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Mountain Girl & Jerry at McMahon Stadium in Calgary, Alberta on the Festival Express tour.

Last week’s Grateful Dead concert up at Gaelic Park was a usual Dead session, meaning that the band to- fan-to-band electrochemical process for which rock music is famed was on like high mass at Easter. Although I think I know most of the time what they are doing musically: I don’t quite understand them electro-chemically. Like the New York Knicks of two seasons ago, they can do excellent things together though they are not a group of deathless superstars.

Garcia gets his songs across, but he can’t sing, and Bob Weir’s voice rises to about average…maybe better when he gets to screaming and the music sweeps him along. I still find it difficult to recognize the Dead songs that aren’t ‘Truckin’ or ‘St Stephen’ one from other. I am not one of their fans but seem to be one of their admirers. Their music speaks in a special language to their live listeners, and that language has the vocabulary of everybody else, but a convoluted syntax all its own.

The note sequences are not completely dependent upon musical factors but are also dictated by how involved the band feels and also upon what kind of heat the audience is giving off. I’m trying to get to some essences of this thing. The drama of a Dead concert revolves around the fact that wherever the band plays they know that a certain number (several tons) of their partisans will be there and that their crowd knows the Dead potential to excite them but they also know that the Dead may not get into gear until the crowd begins to apply some heat and so forth.

Both parties also know that the concert will be long enough and infor- mal enough for anything to happen on either side of the footlights, and so audiences improvise (smoke, go to the hot dog stand, kiss and snuggle, cheer, dance, listen like star-struck fools) just like their musician friends on stage (who play light and funny for awhile, retire backstage awhile, stand around, or get lost in a piece and turn on the heavy jets).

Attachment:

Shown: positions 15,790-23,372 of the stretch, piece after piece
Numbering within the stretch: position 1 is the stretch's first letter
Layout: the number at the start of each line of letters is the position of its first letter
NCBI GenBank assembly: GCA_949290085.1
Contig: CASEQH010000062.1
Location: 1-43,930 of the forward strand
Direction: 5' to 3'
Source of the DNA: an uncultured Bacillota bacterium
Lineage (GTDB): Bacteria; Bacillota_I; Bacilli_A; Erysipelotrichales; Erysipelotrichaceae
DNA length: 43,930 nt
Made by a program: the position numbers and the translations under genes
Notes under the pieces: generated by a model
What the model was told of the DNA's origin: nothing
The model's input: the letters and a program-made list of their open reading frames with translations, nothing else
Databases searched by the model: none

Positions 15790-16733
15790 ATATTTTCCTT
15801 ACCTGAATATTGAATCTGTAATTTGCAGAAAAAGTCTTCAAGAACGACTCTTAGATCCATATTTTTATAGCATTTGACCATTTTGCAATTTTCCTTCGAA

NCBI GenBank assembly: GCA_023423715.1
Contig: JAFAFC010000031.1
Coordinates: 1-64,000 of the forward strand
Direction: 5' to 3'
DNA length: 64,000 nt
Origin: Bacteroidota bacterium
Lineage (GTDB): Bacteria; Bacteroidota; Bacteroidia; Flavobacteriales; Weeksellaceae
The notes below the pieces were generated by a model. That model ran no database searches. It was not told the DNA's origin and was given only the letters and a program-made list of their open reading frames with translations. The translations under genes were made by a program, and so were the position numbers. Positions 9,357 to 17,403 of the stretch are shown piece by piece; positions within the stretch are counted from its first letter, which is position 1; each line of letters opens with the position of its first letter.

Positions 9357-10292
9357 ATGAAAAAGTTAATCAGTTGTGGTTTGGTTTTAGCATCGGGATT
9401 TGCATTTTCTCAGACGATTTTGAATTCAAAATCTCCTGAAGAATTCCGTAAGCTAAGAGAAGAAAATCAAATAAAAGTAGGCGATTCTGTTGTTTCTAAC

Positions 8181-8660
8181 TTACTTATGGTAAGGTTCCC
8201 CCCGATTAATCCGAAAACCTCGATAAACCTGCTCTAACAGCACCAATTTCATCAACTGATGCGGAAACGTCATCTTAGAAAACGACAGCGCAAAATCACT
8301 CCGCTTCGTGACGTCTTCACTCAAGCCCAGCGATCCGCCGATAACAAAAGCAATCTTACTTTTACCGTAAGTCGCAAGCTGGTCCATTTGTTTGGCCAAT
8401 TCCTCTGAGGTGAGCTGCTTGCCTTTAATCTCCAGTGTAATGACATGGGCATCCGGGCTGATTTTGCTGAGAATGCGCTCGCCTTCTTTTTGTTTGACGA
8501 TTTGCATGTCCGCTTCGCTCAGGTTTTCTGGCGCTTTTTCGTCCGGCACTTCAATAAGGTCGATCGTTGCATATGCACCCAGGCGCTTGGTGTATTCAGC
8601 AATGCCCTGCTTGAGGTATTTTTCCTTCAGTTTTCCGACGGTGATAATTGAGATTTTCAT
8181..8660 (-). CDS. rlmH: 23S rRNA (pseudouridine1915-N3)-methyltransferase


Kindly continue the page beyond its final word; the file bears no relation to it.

Like good lovers, the Grateful Dead know the secrets of good foreplay. taking your time, surprising the audience, intentionally understated; but Lesh kept bopping and thrumming away. heavily at all times, until his patterns were consistently getting the other players off. In the middle of ‘St. Stephen’ there was a special coming together: Lesh had found a nice ambiguous but compelling set of licks; Garcia eased into a solo; Weir strummed a cross-time lick over all of it; it built; it quieted; Garcia started to play strange classical kind of lines; the drums dropped out; the audience got quiet; nothing at all could be predicted for a minute or so; then Lesh began to grope his way out with two chords and rhythms which began to regularize; audience began to jump and then to clap; guitars began to straighten out; the band came home to the cheers of the fans.

Good music making. The listener goes home without a little tune to whistle, but he hears music. As if they were finishing off some personal solos based over the last riffs heard, the fans went out of Gaelic Park without a thousand encores and without a lot of fuss on the streets outside. It’s all very interesting, surprising, and I guess mystifying as before. All I know is that the Dead, or their fans, or the combination of both lure you into planning to return when they’re all assembled and back in town again. -Carman Moore

Photo: Ron Mastrion